It is well known that quantization schemes start from properties (canonical quantization, path integral quantization) which, apart from some not very interesting superrenormalizable cases, cannot be literally true (i.e. the renormalized theory is neither canonical nor Feynman-Kac representable) but only serve as a mental starter. On the other hand in Local Quantum Physics either in the pointlike (Wightman) or in terms of local algebras (Haag-Kastler) a property following from the physical principles is not just a mental starter which gets repaired in the process of construction, but remais a bona fide property in every step including the final result. This is of course related to the fact that a commutative starting point + quantization needs a lot of "massaging" in order to lead to a consistent noncommutative structure whereas the (Tomita-Takesaki) modular theory of local algebras is maximally noncommutative from the very beginning.
Modular theory leads to a vast zoo of hidden symmetry groups which generalize geometric situations e.g. the diffeomorphism of chiral conformal theories to hidden symmetries, typically in higher dimensions.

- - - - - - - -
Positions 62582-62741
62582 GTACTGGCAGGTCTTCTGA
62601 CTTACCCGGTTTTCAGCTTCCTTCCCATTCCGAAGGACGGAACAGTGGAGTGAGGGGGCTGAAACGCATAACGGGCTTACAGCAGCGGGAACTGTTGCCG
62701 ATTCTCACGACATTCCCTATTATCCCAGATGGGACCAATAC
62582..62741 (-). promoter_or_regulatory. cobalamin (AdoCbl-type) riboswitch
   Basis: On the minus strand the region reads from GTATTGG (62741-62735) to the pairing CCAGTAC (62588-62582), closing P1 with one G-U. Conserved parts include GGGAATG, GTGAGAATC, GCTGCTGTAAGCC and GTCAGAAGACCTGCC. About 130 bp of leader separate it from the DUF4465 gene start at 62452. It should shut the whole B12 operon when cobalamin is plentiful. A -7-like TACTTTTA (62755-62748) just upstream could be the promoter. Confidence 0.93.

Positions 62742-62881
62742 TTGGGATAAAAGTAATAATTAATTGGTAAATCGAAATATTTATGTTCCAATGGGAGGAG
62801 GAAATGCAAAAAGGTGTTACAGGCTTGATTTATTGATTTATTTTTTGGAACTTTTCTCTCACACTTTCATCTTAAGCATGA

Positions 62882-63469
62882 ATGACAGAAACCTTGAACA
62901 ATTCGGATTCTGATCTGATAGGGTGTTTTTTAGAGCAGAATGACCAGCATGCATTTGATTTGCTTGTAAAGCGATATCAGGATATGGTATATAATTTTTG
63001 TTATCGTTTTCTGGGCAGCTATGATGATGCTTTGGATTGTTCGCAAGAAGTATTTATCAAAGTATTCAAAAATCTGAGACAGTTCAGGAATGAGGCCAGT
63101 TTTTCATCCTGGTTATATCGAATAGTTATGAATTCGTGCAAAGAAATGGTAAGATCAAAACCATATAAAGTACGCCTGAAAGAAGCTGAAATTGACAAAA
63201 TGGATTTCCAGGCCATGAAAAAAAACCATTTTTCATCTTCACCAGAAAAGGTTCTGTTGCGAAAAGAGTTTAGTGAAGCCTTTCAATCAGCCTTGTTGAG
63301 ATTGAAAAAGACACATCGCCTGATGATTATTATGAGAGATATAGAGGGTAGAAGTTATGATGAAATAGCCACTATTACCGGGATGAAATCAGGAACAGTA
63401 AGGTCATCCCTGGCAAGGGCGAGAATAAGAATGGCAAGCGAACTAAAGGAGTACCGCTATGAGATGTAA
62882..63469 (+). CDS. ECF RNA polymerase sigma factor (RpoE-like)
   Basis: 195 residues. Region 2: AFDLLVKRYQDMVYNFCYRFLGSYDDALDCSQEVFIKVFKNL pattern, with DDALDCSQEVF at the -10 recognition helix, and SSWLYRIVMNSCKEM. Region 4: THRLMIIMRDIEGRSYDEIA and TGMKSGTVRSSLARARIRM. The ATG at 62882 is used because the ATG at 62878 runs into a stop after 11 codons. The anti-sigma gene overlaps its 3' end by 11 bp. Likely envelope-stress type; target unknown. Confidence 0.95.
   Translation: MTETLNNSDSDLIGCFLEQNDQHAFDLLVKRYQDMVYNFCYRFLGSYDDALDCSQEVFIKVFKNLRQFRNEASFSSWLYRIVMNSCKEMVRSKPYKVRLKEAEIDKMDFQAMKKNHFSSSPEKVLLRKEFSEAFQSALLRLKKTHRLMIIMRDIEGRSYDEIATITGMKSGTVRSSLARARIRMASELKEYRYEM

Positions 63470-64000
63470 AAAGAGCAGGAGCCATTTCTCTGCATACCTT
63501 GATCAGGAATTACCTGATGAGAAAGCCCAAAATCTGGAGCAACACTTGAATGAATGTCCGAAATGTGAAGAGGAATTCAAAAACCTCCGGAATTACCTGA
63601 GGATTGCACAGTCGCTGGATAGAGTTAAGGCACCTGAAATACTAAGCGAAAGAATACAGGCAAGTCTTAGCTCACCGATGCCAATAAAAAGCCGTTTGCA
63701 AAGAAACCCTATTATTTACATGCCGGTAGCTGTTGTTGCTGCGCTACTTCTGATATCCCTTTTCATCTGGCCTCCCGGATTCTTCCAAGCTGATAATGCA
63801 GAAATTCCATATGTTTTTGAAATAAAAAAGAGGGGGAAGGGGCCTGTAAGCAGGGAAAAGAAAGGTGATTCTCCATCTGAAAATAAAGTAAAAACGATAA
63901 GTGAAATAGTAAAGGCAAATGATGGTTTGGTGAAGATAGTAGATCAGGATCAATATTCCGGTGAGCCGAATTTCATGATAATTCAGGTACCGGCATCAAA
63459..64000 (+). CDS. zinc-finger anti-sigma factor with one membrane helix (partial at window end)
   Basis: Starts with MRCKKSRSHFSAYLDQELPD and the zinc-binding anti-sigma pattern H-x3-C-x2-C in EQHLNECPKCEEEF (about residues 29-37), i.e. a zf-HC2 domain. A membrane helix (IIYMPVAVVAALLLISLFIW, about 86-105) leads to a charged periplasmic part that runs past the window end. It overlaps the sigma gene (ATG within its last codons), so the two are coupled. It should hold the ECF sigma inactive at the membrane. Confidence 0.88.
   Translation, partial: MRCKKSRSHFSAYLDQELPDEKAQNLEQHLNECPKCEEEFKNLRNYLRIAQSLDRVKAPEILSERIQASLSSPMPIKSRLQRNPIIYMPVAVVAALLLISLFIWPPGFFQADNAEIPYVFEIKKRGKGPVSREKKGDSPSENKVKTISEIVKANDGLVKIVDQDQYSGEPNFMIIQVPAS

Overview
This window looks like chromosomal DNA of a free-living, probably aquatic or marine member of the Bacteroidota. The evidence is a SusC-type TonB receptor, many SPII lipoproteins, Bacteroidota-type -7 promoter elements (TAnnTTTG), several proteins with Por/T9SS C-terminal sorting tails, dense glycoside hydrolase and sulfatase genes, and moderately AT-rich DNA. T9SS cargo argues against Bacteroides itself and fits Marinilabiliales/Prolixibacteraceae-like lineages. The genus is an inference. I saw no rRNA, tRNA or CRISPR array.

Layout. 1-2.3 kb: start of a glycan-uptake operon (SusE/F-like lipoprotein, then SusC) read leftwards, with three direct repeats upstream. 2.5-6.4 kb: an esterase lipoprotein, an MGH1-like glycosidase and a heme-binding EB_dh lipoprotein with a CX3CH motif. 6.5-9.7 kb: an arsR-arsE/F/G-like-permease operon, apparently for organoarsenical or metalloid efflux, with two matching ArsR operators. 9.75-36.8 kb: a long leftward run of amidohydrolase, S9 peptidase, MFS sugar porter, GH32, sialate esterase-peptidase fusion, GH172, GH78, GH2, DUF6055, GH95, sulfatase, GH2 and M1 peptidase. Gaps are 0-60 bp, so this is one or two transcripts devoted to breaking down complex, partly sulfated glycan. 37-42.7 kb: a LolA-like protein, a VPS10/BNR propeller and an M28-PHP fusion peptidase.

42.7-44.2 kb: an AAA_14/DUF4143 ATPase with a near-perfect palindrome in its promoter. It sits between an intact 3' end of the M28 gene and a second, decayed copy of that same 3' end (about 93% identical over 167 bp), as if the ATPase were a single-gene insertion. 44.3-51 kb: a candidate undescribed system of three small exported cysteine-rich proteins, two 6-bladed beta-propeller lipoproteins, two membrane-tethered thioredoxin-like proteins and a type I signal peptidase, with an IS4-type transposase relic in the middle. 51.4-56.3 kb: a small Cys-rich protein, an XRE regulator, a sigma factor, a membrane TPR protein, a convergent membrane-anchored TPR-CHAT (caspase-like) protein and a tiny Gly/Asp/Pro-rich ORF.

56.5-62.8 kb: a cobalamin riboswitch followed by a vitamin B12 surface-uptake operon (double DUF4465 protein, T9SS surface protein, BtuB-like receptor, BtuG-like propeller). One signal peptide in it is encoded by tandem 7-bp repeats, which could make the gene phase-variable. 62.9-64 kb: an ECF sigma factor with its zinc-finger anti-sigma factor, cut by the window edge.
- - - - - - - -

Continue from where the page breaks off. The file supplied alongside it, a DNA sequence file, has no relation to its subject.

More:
What makes the modular localization approach so useful for a constructive approach to nonperturbative interactions is the fact that the modular involution encodes the interaction in the invariant form of an S-matrix and that an admissable S-matrix determines the associated field theory uniquely. In case of known admissable S-matrices (this only occurs in d=1+1) the stage for the "formfactor program" is set by the computation of the model-dependent modular localization spaces of the wedge region (hep-th/9805093). The last 5 papers in my publication list have created the setting for a completely novel research program to classify and to construct nontrivial QFT's in a totally nonperturbative manner.
My Research Proposal and Workplan.
In the following I will briefly sketch a research proposal which I intend to persue for the next three years). I will schematically order the program into several sections, but it should be clear that they are stongly interrelated by mathematical methods and common physical concepts.